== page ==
The Cyclopedia of New Zealand [Otago & Southland Provincial Districts]
The Picturesque Township Of Stirling was surveyed about 1877, when railway communication was established with Dunedin. Mr. Anderson, the owner of the land, made two offers to the Government. If it erected a railway station at Stirling he would give it free permission to run the line for a distance of two miles through his property, but if the Government declined to accede to the request, he would charge £5 per acre for land required for the line. After a great deal of delay the Government erected the station, and Mr. Anderson then surveyed and cut up ten acres which formed the original township; subsequently an additional area was added, and on this also the present township stands. Stirling, which is fifty miles south-west from Dunedin, is the centre of a dairyfarming district. It has an Athenæum, public school, dairy factory, one hotel, and two smithies; and across the Matau branch of the Clutha river is the pretty village church, with its pointed spire, which forms a conspicuous object for miles around the district.
Mcskimming, Peter And Son , Sanitary Pipe Works, Benhar, Stirling. These works were established in 1879, by Mr. John Nelson, but were subsequently leased to Messrs McSkimming and Son, under whose management the output has more than trebled itself. To keep pace with requirements, new and up-to-date machinery has recently been installed, and the premises have been enlarged. Though the making of sewage pipes is the chief industry, bricks, and fire-clay goods of every description are also manufactured. The clay is quarried from the surrounding hills, from which it is carted to a large grinding pan, where it is crushed by steel grids and heavy rollers, each of the latter weighing thirty-five hundredweight. It is then taken along a carrying belt and dropped into a pit, to be soaked with sufficient water to make it workable, before being conveyed in barrows and tipped into a scoop placed above two sets of clay rollers. Subsequently the clay is treated by a pug-mill, and comes out in square blocks, which are stored in a loft alongside the pipe machine. These blocks are afterwards put through a direct steam pressure sanitary pipe making machine, in which the clay is pressed and moulded into pipes, varying from three inches to thirty inches in diameter. This machine is capable of turning out sixty eighteen-inch pipes per hour. After being moulded the pipes are carried to a drying loft situated over the burning kilns, where, after being trimmed, turned and fettled they are allowed to harden. They remain in the drying loft from eight days to two weeks before being placed in the kiln and burned in a temperature of over 1400 degrees centigrade. The kilns, of which there are five, each eighteen feet in diameter, are constructed on the improved down-draught principle, and each kiln is under full fire for about fifty hours. When the salting process has been carried out the kilns are allowed to cool down. The cooling occupies about eight days, and then the pipes are taken out ready for the market, and placed direct into trucks on the railway siding. Not the least important feature of the works is a small experimental kiln, operated by Mr. Parker McKinlay, M.A., who has made a special study of clays and enamels, and is at present (1904) carrying on experiments in a small kiln at the works, with the object of producing high-class enamelled fire-clay sanitary ware and glazed bricks. The firm has for years supplied the Public Works and Railway Departments, and County Councils over Otago, Southland and Canterbury, and at present holds large contracts for supplying pipes to the Dunedin Drainage Board, and the Gore and Mosgiel Borough Councils. The lignite coal used is mined from the firm's own coal pit, close to the works. Much of the success of the firm during recent years is due to the energy and ability of Mr McSkimming, junior, who, as working Manager, has improved and brought the works to a high standard of perfection.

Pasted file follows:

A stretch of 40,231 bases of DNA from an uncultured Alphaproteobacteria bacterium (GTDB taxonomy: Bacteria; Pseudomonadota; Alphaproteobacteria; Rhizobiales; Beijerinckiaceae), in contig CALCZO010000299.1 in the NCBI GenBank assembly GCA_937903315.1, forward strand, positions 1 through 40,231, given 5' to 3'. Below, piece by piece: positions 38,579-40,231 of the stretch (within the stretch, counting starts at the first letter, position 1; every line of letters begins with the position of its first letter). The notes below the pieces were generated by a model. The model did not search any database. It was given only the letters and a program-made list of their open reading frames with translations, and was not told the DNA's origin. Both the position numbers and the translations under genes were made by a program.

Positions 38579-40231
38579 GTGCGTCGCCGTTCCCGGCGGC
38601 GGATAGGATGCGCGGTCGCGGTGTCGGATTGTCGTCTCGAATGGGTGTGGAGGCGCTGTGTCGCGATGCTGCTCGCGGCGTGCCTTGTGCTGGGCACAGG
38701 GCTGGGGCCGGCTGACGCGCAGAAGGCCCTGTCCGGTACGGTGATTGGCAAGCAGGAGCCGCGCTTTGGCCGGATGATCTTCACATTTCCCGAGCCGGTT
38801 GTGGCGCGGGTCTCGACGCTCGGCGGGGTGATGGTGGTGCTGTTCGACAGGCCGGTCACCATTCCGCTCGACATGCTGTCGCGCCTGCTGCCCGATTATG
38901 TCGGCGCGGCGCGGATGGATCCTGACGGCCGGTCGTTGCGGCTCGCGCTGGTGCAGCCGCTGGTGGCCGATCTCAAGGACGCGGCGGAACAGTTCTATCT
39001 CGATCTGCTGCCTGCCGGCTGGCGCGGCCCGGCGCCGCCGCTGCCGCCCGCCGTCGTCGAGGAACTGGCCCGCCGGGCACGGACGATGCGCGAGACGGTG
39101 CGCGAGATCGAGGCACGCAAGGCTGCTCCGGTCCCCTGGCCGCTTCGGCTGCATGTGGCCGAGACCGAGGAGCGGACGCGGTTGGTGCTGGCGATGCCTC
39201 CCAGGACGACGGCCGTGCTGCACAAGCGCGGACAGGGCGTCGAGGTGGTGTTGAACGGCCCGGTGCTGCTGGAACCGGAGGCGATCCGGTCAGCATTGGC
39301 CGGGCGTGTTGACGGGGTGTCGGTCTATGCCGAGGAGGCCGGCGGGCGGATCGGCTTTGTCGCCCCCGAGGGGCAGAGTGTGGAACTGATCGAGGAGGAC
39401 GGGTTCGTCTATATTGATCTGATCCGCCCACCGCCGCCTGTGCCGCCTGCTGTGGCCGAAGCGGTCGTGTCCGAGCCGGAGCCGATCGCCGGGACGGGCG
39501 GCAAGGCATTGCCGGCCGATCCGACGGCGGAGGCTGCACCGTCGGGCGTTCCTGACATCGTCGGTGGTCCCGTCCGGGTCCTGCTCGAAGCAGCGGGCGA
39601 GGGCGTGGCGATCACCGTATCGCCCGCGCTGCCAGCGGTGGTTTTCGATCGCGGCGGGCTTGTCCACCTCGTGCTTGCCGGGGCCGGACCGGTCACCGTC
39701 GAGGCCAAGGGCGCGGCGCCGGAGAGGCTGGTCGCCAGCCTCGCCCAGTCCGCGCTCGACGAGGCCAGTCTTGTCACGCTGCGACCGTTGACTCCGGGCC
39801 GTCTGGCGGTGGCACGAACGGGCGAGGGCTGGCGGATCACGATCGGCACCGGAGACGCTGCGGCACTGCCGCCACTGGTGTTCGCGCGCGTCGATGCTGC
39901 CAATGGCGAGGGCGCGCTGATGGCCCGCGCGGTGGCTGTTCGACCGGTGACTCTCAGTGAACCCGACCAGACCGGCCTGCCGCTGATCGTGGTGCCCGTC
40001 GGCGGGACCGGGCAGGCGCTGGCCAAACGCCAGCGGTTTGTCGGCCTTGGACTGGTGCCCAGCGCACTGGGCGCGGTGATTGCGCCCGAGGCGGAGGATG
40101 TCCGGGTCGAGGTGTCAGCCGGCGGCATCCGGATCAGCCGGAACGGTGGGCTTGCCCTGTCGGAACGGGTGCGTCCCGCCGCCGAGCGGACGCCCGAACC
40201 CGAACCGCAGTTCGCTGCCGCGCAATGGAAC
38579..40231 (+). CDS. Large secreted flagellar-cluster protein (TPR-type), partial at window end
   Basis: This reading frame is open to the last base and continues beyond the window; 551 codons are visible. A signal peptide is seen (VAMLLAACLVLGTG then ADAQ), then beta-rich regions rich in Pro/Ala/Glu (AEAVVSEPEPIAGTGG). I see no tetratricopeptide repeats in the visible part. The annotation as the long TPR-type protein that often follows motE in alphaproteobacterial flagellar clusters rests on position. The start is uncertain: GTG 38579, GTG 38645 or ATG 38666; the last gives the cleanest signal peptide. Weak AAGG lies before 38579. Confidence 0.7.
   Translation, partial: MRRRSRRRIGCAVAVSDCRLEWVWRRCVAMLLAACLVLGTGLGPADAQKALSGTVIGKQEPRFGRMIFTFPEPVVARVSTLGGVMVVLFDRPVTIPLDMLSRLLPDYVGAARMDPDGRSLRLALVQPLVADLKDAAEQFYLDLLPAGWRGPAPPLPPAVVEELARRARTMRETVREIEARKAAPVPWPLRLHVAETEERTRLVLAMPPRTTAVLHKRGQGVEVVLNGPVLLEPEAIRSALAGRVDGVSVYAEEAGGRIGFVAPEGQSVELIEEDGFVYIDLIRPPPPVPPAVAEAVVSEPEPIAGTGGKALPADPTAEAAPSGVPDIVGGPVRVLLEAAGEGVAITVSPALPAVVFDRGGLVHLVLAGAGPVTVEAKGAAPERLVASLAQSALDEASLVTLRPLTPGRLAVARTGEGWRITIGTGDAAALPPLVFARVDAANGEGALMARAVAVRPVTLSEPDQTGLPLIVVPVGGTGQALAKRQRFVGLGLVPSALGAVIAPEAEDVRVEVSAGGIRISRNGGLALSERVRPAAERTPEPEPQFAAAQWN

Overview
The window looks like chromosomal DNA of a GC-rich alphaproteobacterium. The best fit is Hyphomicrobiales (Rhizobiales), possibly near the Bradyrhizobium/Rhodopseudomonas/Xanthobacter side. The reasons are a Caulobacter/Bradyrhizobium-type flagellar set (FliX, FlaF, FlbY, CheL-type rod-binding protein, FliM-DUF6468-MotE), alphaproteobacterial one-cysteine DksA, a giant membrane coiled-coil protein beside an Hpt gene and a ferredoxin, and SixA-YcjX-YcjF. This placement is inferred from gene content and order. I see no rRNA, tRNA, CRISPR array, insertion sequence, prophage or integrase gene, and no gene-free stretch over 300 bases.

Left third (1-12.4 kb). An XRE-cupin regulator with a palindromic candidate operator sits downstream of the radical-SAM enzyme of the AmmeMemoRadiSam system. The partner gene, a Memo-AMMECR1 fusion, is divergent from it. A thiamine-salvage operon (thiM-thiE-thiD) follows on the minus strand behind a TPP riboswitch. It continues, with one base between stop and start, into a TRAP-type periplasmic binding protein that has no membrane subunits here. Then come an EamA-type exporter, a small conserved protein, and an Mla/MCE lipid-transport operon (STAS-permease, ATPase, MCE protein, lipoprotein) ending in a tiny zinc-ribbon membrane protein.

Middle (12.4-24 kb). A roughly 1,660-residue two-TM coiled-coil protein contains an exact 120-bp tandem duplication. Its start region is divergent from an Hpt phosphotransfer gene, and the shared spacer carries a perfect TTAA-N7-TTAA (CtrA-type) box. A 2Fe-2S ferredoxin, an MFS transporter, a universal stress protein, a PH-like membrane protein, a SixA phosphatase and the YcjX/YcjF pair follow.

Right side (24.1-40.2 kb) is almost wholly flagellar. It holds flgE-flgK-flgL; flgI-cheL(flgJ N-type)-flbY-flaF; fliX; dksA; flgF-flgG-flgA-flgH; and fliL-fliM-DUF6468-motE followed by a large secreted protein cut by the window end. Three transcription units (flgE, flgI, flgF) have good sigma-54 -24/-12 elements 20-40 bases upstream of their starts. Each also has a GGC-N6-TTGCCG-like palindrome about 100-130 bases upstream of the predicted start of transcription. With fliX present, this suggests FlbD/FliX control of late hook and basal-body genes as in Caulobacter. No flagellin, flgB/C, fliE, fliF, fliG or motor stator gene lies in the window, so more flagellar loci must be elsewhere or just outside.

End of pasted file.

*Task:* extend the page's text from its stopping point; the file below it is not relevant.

Mr. Peter Mcskimming was born in Lanarkshire, Scotland, in 1848, and with his wife, a daughter of Mr. Richard Pelling, of Bankfoot, Lesmahagow, came to New Zealand in 1878, by the ship “Canterbury.” After three years at Lawrence and a year on the Waitahuna goldfields, he entered upon employment as pipe-maker with Mr. John Nelson at the Pipe Works, Benhar. Subsequently Mr McSkimming took over the works from the proprietor, and devoted himself to the perfection of the brick and sanitary pipe industry. He has a family of four daughters and one son. Mr. McSkimming takes a prominent part in all public and local questions, and is also a Justice of the Peace.